Role-playing webseries ‘In Game’ adds a new dimension to geek culture

Screengrab from In Game Episode 1

“Life is an extended challenge.”

The live-action role-playing (LARP) community has been portrayed in various comedic ways across TV and film, but it’s often a narrow or one-sided depiction. The webseries In Game is attempting to give it another dimension.

The show’s written by Mark Philip Lichtenstein, Zoe Samuel, and Keisha Zollar, who scripted relatable characters: Aaron Eisenberg plays cocky new guy Brayden; Megan Sass is the sarcastic, e-cig-smoking Steinhaus. In the first episode, we’re introduced to the players mid-game in the alternate universe of New Amsterdam, then quickly brought back to life in New York City when the doorbell rings.

Zollar plays Sheila Vandenbroek, the founder of the coterie, who also works in finance. Vandenbroek role-plays as Count de Glacszealin, “a vampire who hails from ancient Polish nobility” who also resembles her “wealthy, upper class white dude boss.” Zollar, who’s starred in Orange Is the New Black and performs with the Upright Citizens Brigade Theater, said Lichtenstein’s experience in the LARP community shaped the show.

“I’ve always been in love with nerd and geek culture,” she said. “We met once a week for six months and wrote it.”

Over the course of 10 episodes, In Game blurs the line between fantasy and reality; the LARP personae are extensions of the show’s characters, as well as a channel for dealing with real-life issues. Zollar says that was intentional, as they attempted a more theatrical take on LARP.

“The character that I play, Sheila—because this is a world that’s made of fantasy—her character in the game, in New Amsterdam, is an attractive white male,” she explained. “Not that Sheila wants to be that, she’s just curious to play that role. Exploring fantasy isn’t about being dissatisfied with your own life; it’s about curiosity and wondering what these things are like as well.”

In Game also subtly explores issues of gender and race within the geek community, which Zollar says was important to the whole crew.

“I feel like I’ve been in many spaces, especially in geek and nerd culture, that tend to not be as diverse,” she said. “Then I go to a con, and I see cons that are very diverse. There’s part of me that isn’t satisfied with the disconnect in terms of representation. There’s a diverse group of people that’s consuming all this geeky, nerdy culture, however we’re not having that reflected back at us. So I think that’s why we wanted to show this is about enthusiasm, and… your desire to want to be in the nerd tribe, less what you look like.”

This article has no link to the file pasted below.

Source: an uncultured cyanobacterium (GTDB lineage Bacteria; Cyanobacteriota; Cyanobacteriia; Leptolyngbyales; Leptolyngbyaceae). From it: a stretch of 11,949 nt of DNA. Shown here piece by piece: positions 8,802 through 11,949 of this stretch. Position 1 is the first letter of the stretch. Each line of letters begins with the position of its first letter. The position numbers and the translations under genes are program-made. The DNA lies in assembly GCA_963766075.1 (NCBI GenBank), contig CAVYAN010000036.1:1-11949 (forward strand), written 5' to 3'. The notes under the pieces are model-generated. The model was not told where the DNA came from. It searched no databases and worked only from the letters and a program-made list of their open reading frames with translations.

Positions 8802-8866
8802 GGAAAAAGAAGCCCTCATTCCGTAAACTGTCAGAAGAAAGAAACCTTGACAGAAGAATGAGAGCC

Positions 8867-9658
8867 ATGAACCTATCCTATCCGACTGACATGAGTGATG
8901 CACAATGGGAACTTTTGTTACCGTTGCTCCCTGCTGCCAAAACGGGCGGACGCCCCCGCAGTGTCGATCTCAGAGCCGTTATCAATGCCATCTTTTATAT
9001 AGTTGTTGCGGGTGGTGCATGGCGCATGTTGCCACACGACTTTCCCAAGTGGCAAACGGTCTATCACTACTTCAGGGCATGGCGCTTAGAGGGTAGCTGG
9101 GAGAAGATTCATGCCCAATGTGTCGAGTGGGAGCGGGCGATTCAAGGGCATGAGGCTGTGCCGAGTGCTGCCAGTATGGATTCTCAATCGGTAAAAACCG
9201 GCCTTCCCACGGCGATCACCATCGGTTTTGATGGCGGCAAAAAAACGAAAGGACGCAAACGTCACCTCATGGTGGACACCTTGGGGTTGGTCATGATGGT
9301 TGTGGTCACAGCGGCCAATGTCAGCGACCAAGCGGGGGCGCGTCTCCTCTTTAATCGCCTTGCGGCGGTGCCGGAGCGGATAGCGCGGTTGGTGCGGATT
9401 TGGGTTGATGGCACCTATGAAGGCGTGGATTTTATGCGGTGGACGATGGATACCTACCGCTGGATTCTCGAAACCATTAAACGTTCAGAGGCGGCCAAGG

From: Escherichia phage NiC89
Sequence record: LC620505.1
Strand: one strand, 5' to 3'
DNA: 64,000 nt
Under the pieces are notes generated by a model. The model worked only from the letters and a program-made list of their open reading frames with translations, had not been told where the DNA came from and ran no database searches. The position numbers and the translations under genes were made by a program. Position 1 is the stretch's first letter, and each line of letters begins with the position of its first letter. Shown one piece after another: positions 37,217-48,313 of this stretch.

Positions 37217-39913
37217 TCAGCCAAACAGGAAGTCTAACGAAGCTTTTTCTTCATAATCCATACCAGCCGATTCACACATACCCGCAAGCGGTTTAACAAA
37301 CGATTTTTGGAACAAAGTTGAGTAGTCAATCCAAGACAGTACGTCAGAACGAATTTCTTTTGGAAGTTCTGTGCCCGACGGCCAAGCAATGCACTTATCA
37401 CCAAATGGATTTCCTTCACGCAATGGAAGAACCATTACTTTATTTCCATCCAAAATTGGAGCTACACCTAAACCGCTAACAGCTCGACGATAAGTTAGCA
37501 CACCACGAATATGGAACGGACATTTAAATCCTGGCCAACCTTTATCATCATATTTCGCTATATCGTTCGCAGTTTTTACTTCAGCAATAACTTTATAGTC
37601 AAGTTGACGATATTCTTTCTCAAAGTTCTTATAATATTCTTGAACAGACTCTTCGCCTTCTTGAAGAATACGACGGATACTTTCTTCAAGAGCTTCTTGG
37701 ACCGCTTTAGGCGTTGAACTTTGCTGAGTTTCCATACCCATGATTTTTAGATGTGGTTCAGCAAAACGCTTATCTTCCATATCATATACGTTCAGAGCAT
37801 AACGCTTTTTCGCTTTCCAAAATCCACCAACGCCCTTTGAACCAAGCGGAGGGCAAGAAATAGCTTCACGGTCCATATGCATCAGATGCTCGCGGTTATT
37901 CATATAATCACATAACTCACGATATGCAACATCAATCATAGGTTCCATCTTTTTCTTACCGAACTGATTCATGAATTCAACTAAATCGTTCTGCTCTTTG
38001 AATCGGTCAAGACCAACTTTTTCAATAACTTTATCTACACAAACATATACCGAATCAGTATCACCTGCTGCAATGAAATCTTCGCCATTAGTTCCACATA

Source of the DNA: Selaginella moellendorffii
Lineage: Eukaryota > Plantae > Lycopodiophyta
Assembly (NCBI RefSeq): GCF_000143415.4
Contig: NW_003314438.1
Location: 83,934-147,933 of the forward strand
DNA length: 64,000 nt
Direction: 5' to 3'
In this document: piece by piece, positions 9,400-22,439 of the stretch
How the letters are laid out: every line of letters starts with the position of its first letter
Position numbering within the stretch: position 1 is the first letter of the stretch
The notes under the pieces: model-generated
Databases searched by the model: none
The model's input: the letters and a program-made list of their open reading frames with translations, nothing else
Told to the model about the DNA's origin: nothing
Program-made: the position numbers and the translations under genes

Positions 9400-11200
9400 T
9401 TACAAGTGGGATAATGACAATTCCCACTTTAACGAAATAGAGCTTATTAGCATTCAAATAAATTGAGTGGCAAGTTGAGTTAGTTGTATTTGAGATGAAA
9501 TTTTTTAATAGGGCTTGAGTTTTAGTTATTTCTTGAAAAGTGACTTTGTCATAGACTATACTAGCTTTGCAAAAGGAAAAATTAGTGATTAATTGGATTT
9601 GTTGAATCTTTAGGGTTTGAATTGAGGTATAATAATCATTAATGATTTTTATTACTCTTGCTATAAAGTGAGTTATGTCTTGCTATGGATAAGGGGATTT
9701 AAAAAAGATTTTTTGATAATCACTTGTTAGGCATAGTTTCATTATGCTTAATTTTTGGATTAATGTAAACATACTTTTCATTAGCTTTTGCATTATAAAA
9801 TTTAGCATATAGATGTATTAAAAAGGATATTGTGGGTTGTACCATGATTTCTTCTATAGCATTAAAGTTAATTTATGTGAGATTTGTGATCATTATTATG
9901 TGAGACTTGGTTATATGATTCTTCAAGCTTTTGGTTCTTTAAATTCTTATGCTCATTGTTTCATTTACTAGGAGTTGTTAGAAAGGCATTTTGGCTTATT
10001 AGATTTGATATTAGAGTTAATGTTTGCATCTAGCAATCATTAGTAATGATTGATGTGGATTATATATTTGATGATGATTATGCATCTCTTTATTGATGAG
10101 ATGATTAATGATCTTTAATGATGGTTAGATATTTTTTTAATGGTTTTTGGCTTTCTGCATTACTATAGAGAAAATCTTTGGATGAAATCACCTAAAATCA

The female characters in In Game are, refreshingly, not stereotypes of what a “geek girl” might be. In episode 3, Steinhaus remarks she’s selling a tapestry on Etsy that’s a “reimagining of Derek Jeter as the 14th Doctor,” but it doesn’t feel like a forced reference. Zollar’s character is notable because we don’t often see black women represented within mainstream geek culture. She says it “raises everybody up if there’s a vast array of representation, because then it’s about the content, the message, the pure aesthetic of the people… I don’t want to belittle the women who get put into the geek girl aesthetic. I’m not anti-that. I think we need everybody. I feel like I’m having my geeky Sheryl Sandberg moment.

“There are certain aspects of geek culture that have been portrayed that have a certain aesthetic,” she added. “I’m not saying those should go away. I’m just saying that it would be rad to include more people in this narrative.”

In addition to roles on OITNB and Broad City, two shows Zollar says are challenging ideas of race and gender, she’s also involved with An Uncomfortable Conversation About Race, a panel that took place at the Peoples Improv Theater in New York City last December. It’s being made into a documentary; the Kickstarter for the project was successfully funded in October, and the doc is now in post-production. But the idea came last May, initially focused around the bussing of immigrant children.

“Over the summer, while I was already in pre-production, Ferguson happened,” she said. “And then things around Eric Garner happened and then basically the summer exploded and gave it a different weight and context, all of which is valid. It came from other racial tensions, but then the tensions kept mounting over the summer.”

In Game doesn’t address race as directly as An Uncomfortable Conversation, but it does sketch an alternate view of what the community really looks like, and it aims to be accessible to all. 

The series’ first season is currently on YouTube, and season 2 is in the works, according to Zollar. They’re currently looking for ways to fund the next season, and waiting to see how people respond. In a way, the tagline for In Game is perfect: “Life is an extended challenge.” 

Screengrab via In Game the Series/YouTube 

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